Luna notes that neem leaf (Azadirachta indica) “seems to be on the rise with people looking for a natural method to support oral health.” In one study, he says, a neem-based mouthwash proved effective in supporting periodontal health, which he thinks is encouraging because “consumers looking for Ayurvedic ingredients also tend to look for those same ingredients in all of their healthcare products”-mouthwashes and toothpastes as well as supplements. “Neem will be one to look for as more studies are published and it becomes more well-known to the public,” he predicts.
Majeed points to mandukaparni, or gotu kola (Centella asiatica), for what he says are its “intellect-promoting and neuroprotective properties.” While traditional targets for the herb run to ailments like asthma, skin disorders, ulcers, and heart and lung conditions, he notes that it also appears to have wound-healing properties, making it handy in addressing keloids and preventing scar formation in cases of burn or injury. And shatavari (Asparagus racemosus) “has been used for thousands of years in Ayurveda as a female reproductive tonic and a support for the digestive system,” Majeed continues. “Other beneficial effects of this traditional herb include its galactagogue effect”-its ability to increase milk production-“and its antihepatotoxic and immunomodulatory activities.”
Finally, Quirk places his chips on rasayana Ayurvedic botanicals, which he believes “will be the next big area of interest as relates to antiaging research and rejuvenation,” he says. This category, which includes ashwagandha, holy basil (or tulsi), asparagus root, and lotus flower, is a staple of rasayana chikitsa, or Ayurvedic rejuvenation therapy, and also contributes to TCM, or traditional Chinese medicine. Quirk has his eye on andrographis (Andrographis paniculata), too, and the “potent anti-inflammatory effects” of its andrographolide diterpenoids in improving joint health. “It’s also used for immune benefits to speed recovery from cold, flu, and infections,” he adds.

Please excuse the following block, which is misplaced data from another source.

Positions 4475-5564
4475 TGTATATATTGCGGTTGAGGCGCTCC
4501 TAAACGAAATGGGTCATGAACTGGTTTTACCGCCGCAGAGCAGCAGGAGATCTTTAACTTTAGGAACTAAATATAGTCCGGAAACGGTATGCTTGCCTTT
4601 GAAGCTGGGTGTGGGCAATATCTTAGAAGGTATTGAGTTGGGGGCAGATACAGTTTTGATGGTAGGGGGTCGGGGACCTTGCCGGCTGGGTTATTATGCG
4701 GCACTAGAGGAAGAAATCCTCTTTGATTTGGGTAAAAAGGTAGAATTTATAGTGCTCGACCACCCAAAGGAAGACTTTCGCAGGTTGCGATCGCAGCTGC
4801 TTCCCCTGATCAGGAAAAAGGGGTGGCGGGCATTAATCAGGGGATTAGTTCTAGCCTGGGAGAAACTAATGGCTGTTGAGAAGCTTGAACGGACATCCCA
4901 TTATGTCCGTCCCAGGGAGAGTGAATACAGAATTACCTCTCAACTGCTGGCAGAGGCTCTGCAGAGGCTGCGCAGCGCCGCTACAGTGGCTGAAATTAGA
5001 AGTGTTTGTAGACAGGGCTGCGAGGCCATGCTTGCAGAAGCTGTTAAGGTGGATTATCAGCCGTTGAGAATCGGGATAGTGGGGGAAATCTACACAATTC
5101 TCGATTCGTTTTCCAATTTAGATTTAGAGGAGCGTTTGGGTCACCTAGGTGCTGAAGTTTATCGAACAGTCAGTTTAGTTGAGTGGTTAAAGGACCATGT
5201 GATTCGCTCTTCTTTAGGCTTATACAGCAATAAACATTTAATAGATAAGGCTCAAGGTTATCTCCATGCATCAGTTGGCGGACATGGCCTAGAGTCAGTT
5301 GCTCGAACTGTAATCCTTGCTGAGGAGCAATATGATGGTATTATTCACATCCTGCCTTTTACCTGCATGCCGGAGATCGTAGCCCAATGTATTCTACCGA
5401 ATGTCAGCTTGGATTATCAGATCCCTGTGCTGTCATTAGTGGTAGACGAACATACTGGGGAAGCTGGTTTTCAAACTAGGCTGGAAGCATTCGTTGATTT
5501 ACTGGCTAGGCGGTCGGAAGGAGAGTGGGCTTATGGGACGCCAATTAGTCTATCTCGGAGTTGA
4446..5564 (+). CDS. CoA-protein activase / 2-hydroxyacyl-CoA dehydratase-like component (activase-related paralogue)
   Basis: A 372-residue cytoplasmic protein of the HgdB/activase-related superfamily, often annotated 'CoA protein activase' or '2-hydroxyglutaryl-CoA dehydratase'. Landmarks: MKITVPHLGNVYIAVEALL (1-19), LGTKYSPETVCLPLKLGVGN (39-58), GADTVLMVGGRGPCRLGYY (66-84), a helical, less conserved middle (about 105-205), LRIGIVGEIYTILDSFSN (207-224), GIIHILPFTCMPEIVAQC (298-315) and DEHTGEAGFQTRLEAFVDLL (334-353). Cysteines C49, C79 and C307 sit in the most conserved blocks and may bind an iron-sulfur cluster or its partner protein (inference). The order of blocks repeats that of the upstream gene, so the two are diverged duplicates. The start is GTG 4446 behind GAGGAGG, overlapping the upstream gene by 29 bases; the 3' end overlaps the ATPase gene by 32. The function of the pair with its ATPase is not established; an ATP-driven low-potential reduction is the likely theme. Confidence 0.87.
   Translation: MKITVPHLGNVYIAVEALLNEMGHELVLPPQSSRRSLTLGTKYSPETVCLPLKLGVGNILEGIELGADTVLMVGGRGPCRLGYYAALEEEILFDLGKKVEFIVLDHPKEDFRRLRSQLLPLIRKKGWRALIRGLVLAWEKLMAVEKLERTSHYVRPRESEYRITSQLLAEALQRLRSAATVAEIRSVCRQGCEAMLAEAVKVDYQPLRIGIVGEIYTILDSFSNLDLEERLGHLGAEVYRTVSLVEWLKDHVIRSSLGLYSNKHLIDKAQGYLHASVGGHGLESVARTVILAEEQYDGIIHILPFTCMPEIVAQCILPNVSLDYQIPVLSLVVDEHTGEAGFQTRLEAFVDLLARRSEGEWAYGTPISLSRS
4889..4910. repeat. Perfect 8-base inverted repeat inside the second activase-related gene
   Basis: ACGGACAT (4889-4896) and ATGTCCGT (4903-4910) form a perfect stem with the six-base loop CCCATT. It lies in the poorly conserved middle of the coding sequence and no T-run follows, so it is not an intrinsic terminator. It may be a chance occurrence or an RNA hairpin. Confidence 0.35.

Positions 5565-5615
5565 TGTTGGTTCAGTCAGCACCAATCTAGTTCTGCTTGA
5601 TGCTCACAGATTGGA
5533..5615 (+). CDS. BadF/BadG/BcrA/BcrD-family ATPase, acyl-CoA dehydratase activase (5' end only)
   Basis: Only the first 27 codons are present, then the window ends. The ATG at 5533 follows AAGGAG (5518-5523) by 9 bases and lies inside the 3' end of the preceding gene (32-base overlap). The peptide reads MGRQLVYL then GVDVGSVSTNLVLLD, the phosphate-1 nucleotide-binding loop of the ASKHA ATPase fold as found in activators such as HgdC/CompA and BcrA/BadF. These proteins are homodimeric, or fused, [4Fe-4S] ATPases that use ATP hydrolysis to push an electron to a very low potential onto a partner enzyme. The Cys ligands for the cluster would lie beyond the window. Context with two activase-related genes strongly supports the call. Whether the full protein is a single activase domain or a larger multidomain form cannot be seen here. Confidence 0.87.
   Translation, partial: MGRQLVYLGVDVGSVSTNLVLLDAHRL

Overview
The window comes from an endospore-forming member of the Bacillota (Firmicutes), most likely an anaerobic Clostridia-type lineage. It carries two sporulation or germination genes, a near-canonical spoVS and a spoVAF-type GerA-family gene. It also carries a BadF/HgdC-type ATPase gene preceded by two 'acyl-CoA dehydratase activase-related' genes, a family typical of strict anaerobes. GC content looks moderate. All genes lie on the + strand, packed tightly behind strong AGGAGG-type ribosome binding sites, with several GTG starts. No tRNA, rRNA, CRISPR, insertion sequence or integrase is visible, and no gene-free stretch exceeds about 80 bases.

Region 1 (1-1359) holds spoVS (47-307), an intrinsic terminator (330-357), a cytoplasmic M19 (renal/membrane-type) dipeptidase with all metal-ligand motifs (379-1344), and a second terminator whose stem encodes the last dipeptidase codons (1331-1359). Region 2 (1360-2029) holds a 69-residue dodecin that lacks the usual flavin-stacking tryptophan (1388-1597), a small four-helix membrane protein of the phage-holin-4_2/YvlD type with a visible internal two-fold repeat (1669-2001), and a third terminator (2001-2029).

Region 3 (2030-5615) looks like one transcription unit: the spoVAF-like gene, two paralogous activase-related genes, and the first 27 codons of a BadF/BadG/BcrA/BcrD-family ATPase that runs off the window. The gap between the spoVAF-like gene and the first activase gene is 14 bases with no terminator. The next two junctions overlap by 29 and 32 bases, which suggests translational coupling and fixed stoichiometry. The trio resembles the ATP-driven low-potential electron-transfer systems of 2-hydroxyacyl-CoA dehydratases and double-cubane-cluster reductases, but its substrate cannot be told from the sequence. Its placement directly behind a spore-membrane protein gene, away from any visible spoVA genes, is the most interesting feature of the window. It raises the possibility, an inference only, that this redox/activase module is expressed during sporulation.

Secrets for Success
One key quality uniting these Ayurvedic ingredients, Trikha says, is their experiential nature, which “is very important for the consumers buying these supplements.”
Adds Luna, “One key to success for any ingredient is the number of studies and amount of media they get.” The lesson: “Anyone looking to push a specific Ayurvedic ingredient or product needs to have studies to back up any claims,” he says. “Consumers have come to expect this within the industry, and the claim still holds for Ayurvedic products.”
Another category advantage is that Ayurvedic ingredients are actually becoming more practical to use in supplement formulations. Notes Dolnick, “We’re getting many requests for water-soluble Indian extracts.” Her company’s partner, Prakruti Products, maker of a 95% curcuminoid turmeric extract, “has custom manufactured several different extracts for our customers who are using these products in powders and drink mixes.”
Which is another good sign for consumers looking for a spectrum of Ayurvedic applications. As Luna says, “Ayurvedic ingredients are perfect for virtually every type of application available. From foods to skincare and everything between, they offer several nutrients and benefits-including the marketability that ‘Ayurvedic’ brings with it.”
But marketability gets you only so far. As Dolnick observes, “I don’t believe that U.S. consumers are taking turmeric or any other Ayurvedic supplement because it’s Ayurvedic. They take these supplements because they’ve read something about them, their healthcare practitioner has recommended them, or a friend or family member has had success.”
So she suggests that brands treat their Ayurvedic products no differently than they would their conventional supplements. “Ayurvedic products aren’t placed in their own section,” she points out. “They’re placed by category-joint health, cognitive health, weight management, et cetera-like all other supplements. If the only way to find these extracts were to search the section labeled ‘Ayurveda,’ they wouldn’t sell.” In the end, she says, “Consumers want to take supplements that make them feel better.” If the Ayurvedic tag enhances the perception that a supplements will, more power to them.